Why Specifically Women's Health? - Nenah Sylver

 
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Taking our health into our own hands:
A Radical Feminist Guide
to Holistic Health


© 2007 by Nenah Sylver, PhD



 
 
 
 
 



Introduction: With a background as as a feminist, a body-mind psychotherapist and a holistic health educator, I have been struck by an enormous schism in the lives of some of my feminist friends. Strong, intelligent women—who eschew authority and like to make up their own mind about what they want and how they will get it—suddenly become mush concerning their responsibility for their own health. Whatever their Western-trained (allopathic) doctors tell them, they do. In addition, they usually believe that their doctors are right. To them, feminism and holistic health are totally unrelated.

Recently, when I tried explaining about holistic health to a feminist acquaintance, she responded, "Surely you don’t think I should listen to you. You are too prejudiced toward alternative methods." I was flabbergasted. Like her, I had grown up socialized under a Western medical tradition. I knew both modalities. So might it not be worth exploring why I made the switch? Before I could reply, she added, "I’ll have to ask my doctor about it."

Why? I wondered. Who was better equipped to teach her—I, with considerable experience and study in the field, or an allopathically-trained doctor whose mainstream medical training has a built-in bias against holistic health even before reaching the starting gate? Saying she couldn’t learn about holistic healing from me because I was too "biased" and "immersed in the topic" is like refusing to learn about women’s oppression from women because they are likewise too "immersed in their situation" to fairly represent the male point of view. Would she at least read about the subject? I asked. No. Holistic health publications were too "slanted" as well. She refused to see that Western medicine routinely gets exposure in all but a few non-mainstream publications because it is so deeply, culturally entrenched and is now regarded as the norm. Like patriarchy, the allopathic medical model is so much a part of everyday reality that it has become invisible. People do not realize that it merely represents another belief structure and is not the definitive way of taking care of people.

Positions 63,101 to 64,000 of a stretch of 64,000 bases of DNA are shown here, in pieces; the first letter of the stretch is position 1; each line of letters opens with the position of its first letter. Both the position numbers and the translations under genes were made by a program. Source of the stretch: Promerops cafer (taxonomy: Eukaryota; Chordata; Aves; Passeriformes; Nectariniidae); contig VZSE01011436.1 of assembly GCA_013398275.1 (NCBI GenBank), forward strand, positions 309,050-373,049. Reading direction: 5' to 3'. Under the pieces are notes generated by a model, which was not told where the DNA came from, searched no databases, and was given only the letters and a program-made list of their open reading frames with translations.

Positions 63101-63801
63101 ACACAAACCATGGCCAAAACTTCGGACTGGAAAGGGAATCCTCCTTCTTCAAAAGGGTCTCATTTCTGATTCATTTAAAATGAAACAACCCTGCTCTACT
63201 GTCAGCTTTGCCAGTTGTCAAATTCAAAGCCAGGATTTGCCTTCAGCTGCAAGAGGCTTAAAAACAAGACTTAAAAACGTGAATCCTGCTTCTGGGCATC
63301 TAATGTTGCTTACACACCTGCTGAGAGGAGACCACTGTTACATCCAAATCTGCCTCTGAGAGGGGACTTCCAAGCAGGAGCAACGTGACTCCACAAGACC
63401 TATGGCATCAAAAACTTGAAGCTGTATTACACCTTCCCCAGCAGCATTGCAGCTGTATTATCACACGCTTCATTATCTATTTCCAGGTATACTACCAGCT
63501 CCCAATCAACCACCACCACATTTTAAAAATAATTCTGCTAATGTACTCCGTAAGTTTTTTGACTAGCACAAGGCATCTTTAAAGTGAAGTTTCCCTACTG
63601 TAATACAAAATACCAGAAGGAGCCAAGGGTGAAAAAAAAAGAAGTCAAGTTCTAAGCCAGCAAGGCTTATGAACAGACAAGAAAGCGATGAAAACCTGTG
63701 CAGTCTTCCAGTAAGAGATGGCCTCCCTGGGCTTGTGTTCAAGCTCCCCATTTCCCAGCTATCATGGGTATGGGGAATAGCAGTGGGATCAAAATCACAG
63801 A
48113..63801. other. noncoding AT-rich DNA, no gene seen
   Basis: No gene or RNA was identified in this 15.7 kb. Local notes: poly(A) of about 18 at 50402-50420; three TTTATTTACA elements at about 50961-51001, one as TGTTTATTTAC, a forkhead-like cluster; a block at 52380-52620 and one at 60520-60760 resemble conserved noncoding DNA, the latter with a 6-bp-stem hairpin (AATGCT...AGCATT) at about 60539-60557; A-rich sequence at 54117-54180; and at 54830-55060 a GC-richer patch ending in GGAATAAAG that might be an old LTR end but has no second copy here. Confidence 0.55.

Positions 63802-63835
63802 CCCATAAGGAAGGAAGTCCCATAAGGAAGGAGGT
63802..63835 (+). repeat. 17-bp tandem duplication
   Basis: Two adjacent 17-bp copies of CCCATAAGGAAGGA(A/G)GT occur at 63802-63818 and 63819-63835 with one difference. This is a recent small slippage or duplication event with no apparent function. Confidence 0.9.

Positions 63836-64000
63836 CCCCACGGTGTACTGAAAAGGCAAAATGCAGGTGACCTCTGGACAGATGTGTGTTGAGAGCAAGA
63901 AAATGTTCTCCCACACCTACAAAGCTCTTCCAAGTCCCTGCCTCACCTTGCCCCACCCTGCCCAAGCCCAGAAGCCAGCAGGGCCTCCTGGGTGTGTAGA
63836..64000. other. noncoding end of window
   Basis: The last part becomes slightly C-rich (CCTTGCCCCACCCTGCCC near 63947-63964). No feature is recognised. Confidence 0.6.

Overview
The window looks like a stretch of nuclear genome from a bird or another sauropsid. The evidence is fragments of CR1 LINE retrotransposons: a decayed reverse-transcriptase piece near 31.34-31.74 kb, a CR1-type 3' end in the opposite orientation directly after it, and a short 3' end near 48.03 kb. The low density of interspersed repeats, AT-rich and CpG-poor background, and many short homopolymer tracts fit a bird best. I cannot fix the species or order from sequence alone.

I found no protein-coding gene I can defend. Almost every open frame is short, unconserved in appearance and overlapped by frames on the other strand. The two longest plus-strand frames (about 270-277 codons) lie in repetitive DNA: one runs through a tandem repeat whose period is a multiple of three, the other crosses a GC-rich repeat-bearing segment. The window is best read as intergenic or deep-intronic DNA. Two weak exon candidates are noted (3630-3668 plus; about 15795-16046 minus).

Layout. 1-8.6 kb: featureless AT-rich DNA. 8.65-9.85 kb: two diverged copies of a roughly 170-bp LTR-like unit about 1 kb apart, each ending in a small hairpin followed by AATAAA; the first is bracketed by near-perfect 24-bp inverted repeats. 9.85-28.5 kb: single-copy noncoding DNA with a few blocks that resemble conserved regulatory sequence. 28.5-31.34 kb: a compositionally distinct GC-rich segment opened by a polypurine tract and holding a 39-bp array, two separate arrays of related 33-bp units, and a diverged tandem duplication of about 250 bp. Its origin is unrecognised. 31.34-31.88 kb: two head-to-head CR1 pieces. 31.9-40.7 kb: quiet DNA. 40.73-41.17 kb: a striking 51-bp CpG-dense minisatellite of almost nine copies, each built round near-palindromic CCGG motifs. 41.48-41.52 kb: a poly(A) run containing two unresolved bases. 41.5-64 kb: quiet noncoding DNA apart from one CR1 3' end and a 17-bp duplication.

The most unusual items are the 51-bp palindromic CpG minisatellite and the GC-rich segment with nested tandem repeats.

Feminists cannot afford to dismiss the holistic health field without exploring it in depth with an open mind. As a group, women are becoming sicker. Except for fewer deaths from childbirth, our health has not substantially improved from that of our grandmothers. Some of the apparent gains we have made in fewer deaths from childbirth are offset by an increase in disability and death from new illnesses (such as Multiple Chemical Sensitivities). Western medicine has provided pitifully few solutions to what ails us.